A Look at the Looooooooong-Almost-Dripping, Ig Nobel Prize-winning Pitch Drop Experiment

The folks at Today I Found Out take a look at the Ig Nobel Prize-winning Pitch Drop Experiment: The 2005 Ig Nobel Prize for Physics was awarded to John Mainstone and the late Thomas Parnell of the University of Queensland, Australia, for patiently conducting an experiment that began in the year 1927 — in which a glob of congealed black tar […]

Quantifying Missing Drizzle – a new paradigm [study]

If a raindrop is less than 0.5mm in diameter, it’s drizzle – and if a drizzle particle is over 0.5mm, it’s a raindrop. That’s following the definitions of the National Weather Service Observing Handbook No. 8, Aviation Weather Observations for Supplementary Aviation Weather Reporting Stations (SAWRS), Manual Observations, October 1996. But quantifying drizzle is not […]

Evaporation of a Drop of Ouzo

If you dribble a drop of ouzo  (which ouzo vendors assure us is Greece’s most popular drink) a dribbling that can easily happen if you have drunk many drops of ouzo, what happens to that drop? A newly published study peers tightly at that question: “Evaporation-triggered microdroplet nucleation and the four life phases of an evaporating Ouzo drop,” Huanshu […]

A new, more rapid, yet unhasty look at pitch slowly dropping

Inspired, eventually, by the long, slow, continuing Australian pitch-drop experiment, a team in London has speeded things up considerably but — deliberately — not at all completely. They published a study about it: “Measurement of bitumen viscosity in a room-temperature drop experiment: student education, public outreach and modern science in one,” A.T. Widdicombe, P. Ravindrarajah, […]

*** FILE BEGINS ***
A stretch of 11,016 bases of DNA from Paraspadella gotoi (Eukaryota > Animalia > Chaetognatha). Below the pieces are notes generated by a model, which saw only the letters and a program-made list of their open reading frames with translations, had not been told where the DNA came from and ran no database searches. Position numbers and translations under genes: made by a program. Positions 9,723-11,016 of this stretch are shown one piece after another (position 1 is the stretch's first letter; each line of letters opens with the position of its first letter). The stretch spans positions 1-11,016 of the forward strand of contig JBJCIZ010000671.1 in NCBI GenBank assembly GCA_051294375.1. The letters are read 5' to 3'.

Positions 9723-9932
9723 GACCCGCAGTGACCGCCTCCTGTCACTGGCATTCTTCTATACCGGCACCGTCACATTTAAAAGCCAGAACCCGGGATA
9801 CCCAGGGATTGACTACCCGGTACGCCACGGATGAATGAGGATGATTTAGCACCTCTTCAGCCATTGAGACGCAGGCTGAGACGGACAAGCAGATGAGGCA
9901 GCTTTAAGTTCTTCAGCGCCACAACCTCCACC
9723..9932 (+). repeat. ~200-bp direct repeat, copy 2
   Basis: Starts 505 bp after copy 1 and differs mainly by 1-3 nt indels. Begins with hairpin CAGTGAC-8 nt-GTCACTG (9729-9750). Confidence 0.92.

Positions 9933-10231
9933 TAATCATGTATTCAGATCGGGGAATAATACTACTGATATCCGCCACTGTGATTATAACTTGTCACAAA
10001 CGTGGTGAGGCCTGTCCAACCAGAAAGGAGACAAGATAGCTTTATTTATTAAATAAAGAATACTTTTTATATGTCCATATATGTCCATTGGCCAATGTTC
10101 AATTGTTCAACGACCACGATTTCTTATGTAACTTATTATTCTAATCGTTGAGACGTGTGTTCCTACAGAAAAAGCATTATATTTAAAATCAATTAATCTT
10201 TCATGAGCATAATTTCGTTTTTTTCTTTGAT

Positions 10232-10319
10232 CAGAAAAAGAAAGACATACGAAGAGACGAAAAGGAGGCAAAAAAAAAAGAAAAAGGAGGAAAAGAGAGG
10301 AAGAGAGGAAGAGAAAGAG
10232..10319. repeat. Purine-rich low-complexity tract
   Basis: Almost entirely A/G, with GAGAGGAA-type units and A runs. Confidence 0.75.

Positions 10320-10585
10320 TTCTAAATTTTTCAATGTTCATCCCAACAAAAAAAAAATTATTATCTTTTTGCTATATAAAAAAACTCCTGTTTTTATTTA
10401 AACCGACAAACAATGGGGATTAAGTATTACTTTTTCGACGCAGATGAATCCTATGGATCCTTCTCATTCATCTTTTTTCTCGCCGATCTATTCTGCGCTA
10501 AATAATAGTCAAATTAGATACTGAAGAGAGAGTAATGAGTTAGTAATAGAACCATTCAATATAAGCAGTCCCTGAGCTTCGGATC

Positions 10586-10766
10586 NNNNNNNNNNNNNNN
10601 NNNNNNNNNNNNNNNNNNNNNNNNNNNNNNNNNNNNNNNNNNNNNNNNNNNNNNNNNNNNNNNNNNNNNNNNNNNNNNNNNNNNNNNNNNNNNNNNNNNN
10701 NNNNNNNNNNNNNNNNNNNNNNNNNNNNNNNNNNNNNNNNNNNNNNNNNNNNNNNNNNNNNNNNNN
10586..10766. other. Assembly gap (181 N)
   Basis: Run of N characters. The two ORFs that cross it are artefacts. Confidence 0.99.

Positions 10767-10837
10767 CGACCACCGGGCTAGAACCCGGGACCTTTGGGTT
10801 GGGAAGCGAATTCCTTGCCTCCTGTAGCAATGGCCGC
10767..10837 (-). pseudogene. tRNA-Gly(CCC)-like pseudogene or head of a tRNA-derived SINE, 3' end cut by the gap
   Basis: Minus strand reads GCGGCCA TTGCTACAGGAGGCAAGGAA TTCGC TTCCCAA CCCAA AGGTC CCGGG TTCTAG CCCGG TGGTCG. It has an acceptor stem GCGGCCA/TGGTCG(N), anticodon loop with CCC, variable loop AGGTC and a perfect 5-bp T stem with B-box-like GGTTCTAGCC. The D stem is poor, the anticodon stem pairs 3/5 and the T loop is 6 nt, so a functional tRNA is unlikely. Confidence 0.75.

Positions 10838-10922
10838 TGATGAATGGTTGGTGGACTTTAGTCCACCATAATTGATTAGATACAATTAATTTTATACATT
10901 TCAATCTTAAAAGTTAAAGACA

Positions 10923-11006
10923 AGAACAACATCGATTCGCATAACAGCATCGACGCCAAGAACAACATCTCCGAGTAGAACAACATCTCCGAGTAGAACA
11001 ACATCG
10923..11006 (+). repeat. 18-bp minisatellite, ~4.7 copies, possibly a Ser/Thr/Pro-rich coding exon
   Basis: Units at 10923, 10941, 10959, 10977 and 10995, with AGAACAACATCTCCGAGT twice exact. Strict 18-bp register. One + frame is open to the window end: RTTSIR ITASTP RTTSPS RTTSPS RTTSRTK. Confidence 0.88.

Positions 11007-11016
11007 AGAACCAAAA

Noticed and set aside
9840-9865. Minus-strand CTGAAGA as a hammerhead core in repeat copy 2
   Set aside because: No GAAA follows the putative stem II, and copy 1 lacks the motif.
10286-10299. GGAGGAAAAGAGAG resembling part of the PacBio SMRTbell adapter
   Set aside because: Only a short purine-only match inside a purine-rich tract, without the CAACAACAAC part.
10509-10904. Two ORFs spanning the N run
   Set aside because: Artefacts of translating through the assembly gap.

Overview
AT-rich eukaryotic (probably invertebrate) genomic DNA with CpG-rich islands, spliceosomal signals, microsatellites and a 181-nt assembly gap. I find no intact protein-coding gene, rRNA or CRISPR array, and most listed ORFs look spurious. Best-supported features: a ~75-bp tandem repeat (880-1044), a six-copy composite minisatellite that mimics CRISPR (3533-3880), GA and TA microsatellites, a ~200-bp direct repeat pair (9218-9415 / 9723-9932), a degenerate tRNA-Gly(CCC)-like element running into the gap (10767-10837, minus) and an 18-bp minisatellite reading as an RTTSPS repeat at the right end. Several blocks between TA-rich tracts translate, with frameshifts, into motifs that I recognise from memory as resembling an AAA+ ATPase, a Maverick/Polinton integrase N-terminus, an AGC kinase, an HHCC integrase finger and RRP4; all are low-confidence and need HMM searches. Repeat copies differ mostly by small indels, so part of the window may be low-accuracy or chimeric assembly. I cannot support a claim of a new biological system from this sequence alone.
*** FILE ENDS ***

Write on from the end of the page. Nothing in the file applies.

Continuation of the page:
The drop dropped in the Ig Nobel-winning pitch drop experiment

Big little news from Queensland, as reported by Celeste Biever and Lisa Grossman for New Scientist magazine: Longest experiment sees pitch drop after 84-year wait The pitch has dropped – again. This time, the glimpse of a falling blob of tar, also called pitch, represents the first result for the world’s longest-running experiment…. Up-and-running since 1930, the experiment […]

If you like to drop things, measuredly

If you like to drop things because you want to measure what happens to them, consider using the drop tower at the University of Bremen, Germany. Pertinent info abounds. Read Geoff Manaugh’s essay in Gizmodo (“This Tower Exists Solely for Dropping Things“). Read the tower authority’s attractive brochure, if you like — read that in German (“Experimente unter Schwerelosigkeit”) […]